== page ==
November 2010: HLC awards continued accreditation
In awarding continuing accreditation to Northwest College on Nov. 17, 2011, the Higher Learning Commission cited four areas of positive observations: NWC’s strong commitment to student learning, responsiveness and good working relationship with the community, dynamic residential life program, and well-resourced creativeness in making sure students continue their education. Areas for improvement, which the HLC visiting team said were no surprise because they all “came across in your honest self-study evaluation,” included shared governance, development of planning, integration and implementation in various planning processes, and better data utilization in decision making. The visit culminated four years of research, information gathering, analysis and writing of a lengthy self-study report. The HLC followed up in 2013 with a focused campus visit on planning and budget. During that visit, NWC presented a monitoring report on progress in student learning assessment.
July 2013: Hicswa becomes NWC's eighth president
Stefani Gray Hicswa assumed Northwest’s presidency in mid-July 2013, the results of a nationwide presidential search following Paul Prestwich’s resignation after five years at the helm. Hicswa had served seven years as president of Miles Community College in Miles City, Mont., where she helped increase graduation rates to first among all post-secondary institutions in Montana and among the top community colleges nationally. Her 20-years’ experience in higher education administration includes operating a Montana consulting firm that specialized in strategic planning and organizational development. Hicswa holds a doctorate in educational administration from the University of Texas at Austin. The focus of her dissertation research was the role of community college presidents in rural community development. She earned her master’s in adult, community and higher education from Montana State University in Bozeman and a bachelor’s in organizational communication from the University of Montana in Missoula.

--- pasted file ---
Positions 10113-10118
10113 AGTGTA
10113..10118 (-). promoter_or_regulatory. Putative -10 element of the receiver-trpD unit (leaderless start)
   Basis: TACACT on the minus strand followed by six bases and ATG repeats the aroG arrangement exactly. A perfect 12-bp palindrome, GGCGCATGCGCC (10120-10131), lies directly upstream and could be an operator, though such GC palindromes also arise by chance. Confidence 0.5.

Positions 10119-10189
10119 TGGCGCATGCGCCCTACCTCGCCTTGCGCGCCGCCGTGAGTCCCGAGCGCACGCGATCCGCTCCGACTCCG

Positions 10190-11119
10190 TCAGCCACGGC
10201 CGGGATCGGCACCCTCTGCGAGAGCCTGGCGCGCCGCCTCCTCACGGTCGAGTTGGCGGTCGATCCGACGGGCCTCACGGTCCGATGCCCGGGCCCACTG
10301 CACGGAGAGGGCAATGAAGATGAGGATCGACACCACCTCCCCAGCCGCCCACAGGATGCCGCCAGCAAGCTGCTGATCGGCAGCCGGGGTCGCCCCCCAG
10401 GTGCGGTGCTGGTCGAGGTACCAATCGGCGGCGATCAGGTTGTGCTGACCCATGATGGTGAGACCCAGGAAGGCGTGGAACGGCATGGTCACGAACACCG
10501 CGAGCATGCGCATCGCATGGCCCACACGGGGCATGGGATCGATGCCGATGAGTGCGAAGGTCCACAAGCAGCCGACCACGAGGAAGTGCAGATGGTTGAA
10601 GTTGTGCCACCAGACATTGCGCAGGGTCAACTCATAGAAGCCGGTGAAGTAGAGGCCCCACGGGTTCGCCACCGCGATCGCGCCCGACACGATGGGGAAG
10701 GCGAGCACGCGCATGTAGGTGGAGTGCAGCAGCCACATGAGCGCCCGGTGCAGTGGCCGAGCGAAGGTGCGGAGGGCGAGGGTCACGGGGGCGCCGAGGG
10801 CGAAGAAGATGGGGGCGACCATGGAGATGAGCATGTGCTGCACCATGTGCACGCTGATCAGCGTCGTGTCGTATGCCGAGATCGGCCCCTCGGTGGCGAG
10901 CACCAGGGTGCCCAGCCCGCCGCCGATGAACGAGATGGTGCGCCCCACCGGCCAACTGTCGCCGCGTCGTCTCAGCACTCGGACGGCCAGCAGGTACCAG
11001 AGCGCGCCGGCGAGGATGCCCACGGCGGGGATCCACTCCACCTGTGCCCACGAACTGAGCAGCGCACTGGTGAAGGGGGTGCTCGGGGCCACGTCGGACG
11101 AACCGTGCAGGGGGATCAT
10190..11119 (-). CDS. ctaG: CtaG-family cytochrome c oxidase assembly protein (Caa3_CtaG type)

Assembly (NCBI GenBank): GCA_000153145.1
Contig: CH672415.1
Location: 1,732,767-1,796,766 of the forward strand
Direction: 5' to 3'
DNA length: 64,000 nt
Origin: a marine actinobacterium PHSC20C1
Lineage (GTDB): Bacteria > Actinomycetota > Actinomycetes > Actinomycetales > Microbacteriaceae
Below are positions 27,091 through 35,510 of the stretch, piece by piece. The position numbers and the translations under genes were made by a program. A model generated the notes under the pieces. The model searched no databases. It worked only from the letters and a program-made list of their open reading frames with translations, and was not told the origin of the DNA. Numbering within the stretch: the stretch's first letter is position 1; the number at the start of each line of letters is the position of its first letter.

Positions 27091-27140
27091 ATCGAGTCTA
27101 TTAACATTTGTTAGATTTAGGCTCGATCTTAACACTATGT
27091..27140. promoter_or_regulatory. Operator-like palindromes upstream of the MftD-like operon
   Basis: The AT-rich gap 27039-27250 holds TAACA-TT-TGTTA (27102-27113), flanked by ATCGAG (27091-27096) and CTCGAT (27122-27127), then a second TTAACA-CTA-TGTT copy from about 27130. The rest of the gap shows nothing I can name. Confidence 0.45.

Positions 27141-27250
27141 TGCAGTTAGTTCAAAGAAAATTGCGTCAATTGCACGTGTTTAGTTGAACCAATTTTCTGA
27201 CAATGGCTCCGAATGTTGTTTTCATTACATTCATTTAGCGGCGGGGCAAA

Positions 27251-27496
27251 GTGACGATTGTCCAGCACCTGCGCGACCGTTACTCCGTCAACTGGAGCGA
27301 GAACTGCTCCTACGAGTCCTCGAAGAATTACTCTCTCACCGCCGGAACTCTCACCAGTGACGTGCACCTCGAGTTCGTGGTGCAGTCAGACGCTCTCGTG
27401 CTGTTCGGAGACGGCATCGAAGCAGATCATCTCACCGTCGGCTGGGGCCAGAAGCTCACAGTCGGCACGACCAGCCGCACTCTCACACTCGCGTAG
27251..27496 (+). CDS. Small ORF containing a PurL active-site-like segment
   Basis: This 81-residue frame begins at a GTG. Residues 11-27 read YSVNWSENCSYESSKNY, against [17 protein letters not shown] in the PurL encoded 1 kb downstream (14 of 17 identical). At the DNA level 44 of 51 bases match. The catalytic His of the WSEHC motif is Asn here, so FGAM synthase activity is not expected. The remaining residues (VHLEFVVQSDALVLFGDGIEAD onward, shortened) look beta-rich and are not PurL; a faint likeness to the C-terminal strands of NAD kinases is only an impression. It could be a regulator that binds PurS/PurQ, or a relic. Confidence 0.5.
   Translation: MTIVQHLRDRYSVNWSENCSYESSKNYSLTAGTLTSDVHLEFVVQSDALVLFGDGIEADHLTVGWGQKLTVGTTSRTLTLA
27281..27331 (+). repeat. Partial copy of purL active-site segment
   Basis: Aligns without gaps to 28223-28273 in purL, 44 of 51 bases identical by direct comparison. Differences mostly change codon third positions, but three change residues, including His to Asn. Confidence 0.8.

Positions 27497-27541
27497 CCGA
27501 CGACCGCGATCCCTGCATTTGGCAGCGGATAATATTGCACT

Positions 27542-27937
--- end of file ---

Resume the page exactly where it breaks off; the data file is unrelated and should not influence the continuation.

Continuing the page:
August 2014: Largest instructional building opens
Open for the fall 2014 semester, the 47,000-square-foot Yellowstone Building houses Nursing, Allied Health and Criminal Justice programs, along with a community conference center accommodating workforce training, community events and larger-venue demands. Communication, Social Science and Education Divisions reside in the new facility, as does NWC’s powerhouse Forensics Team. Home to some of the college’s most sophisticated instructional technology, the building includes a firearms simulator used by the Criminal Justice program and a suite of clinical labs with simulation mannequins that replicate real symptoms for nurses in training. The Wyoming Legislature provided $9.38 million toward the $13 million construction. NWC’s private Foundation raised over $800,000 to help with costs, and students contributed through a new $5-per-credit-hour facilities fee. The college drew from budget reserves for the $2 million balance. Through this multi-pronged funding approach, NWC was able to construct the most expensive building on campus without seeking to raise taxes in Park County through a public bond issue.
May 2017: Graduation rate highest on record
The college’s 39% graduation rate for first-time, full-time students who began in fall 2014 and completed within three years is the highest on record. The rate represented a 2% increase from the previous year’s graduation rate and was among the highest of Wyoming’s seven community colleges. In addition, NWC maintained its exemplary student retention rate—61% for first-time, full-time students who began at NWC in fall 2016 and returned in fall 2017. It was the second highest in the state.
February 2018: HLC report among most positive in history
Northwest College’s 2018 accreditation report is among the most positive in the history of the institution. The official report was received following NWC’s September 11-12, 2017, comprehensive campus visit by the Higher Learning Commission (HLC). The visit culminated nearly three years of research, information gathering, analysis and writing. It recommended continued accreditation, with the next comprehensive visit expected in 2025. All sub-components for the five criteria’s Core Components have been met. The report signaled that the three areas the HLC flagged for improvement after its last comprehensive visit in 2010—assessment of student learning outcomes, tying budgeting to planning and institutional governance—are no longer concerns. In addition, the report allowed the college to choose its “pathway” for future reaccreditation maintenance.